UN climate talks that were supposed to end Friday were extended by a day in an effort to break a deadlock over creating a fund for developing countries devastated by the fallout from global warming.
Representatives from nearly 200 countries have gathered at the COP27 in Egypt for two weeks with the aim of driving forward action on climate change as the world faces a worsening onslaught of extreme floods, heat waves and droughts.
But wealthy and developing nations were still struggling to find common ground on creating the fund and on a host of other crucial issues with only hours before the summit in the Red Sea resort of Sharm el-Sheikh was due to end.
"Today we need to shift gears again, time is not on our side," Egyptian Foreign Minister Sameh Shoukry, who chairs the COP27 talks, told delegates.
"I remain committed to bringing this conference to a close tomorrow in an orderly manner."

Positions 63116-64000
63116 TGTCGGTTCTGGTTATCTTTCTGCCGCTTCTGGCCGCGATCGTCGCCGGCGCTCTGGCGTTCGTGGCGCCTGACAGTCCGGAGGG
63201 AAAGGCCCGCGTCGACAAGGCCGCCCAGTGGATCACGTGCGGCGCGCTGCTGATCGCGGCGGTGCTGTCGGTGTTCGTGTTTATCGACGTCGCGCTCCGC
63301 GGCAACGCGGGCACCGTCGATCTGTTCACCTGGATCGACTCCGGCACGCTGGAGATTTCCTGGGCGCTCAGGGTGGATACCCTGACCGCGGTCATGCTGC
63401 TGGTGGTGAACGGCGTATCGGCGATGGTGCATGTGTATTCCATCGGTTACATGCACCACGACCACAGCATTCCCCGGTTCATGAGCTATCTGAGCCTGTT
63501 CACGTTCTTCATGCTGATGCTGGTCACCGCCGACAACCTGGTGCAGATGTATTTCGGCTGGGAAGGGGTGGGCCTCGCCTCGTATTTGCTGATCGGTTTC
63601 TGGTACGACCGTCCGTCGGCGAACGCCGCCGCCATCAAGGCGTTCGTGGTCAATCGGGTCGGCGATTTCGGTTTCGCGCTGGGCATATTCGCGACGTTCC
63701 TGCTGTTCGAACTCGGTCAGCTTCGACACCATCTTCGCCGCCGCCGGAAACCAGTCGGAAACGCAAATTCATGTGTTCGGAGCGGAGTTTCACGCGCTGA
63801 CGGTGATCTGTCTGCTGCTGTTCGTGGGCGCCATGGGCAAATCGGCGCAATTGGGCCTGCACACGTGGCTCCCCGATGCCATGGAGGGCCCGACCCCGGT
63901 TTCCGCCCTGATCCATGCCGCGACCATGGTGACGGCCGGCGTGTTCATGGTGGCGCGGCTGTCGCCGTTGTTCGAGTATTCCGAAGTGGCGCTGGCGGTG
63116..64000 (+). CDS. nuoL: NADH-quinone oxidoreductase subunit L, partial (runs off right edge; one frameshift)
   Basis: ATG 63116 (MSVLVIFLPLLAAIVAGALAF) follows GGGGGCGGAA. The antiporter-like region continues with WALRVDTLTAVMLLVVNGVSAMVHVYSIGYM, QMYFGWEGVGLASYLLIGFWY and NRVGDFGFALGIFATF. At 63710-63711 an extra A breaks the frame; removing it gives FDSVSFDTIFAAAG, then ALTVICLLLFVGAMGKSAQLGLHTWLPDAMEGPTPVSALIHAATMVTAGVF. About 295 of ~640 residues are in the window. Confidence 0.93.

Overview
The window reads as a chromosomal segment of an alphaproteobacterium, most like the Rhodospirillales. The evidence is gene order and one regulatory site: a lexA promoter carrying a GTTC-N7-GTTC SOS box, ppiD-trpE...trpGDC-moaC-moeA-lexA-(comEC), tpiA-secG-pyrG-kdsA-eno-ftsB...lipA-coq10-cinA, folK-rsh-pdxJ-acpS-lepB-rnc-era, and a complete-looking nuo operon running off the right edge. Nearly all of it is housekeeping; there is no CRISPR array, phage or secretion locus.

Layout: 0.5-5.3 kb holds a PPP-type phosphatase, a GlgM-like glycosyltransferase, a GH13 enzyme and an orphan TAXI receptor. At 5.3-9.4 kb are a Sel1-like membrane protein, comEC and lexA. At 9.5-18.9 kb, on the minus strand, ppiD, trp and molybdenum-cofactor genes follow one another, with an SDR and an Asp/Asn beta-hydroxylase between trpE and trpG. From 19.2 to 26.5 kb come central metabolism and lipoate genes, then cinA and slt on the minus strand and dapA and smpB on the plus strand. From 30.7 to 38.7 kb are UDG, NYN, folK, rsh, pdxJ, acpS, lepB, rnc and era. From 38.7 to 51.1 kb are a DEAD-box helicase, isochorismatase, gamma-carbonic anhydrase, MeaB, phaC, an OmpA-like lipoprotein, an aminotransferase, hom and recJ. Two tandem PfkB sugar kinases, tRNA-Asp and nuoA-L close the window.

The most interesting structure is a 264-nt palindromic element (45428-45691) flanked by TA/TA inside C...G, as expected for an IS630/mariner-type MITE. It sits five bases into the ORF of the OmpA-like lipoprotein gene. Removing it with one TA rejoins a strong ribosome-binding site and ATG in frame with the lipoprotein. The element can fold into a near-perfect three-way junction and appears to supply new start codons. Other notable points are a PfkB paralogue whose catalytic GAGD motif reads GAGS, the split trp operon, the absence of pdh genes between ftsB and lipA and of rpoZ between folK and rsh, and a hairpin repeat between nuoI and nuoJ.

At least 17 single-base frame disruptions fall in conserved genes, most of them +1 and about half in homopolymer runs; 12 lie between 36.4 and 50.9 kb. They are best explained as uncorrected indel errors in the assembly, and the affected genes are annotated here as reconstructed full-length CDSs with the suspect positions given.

The daunting list of urgent tasks includes finding agreement -- and funds -- for the emissions cuts needed to limit average warming to 1.5 degrees Celsius from pre-industrial levels, which scientists say is a safer guardrail to avoid the most dangerous impacts.
For many developing countries -- and small island states threatened by sea level rise -- the defining issues at the conference is money for the "loss and damage" caused by climate change.
In a bid to find a compromise, the European Union proposed late Thursday the creation of a fund for the most vulnerable nations but warned it was its final offer.
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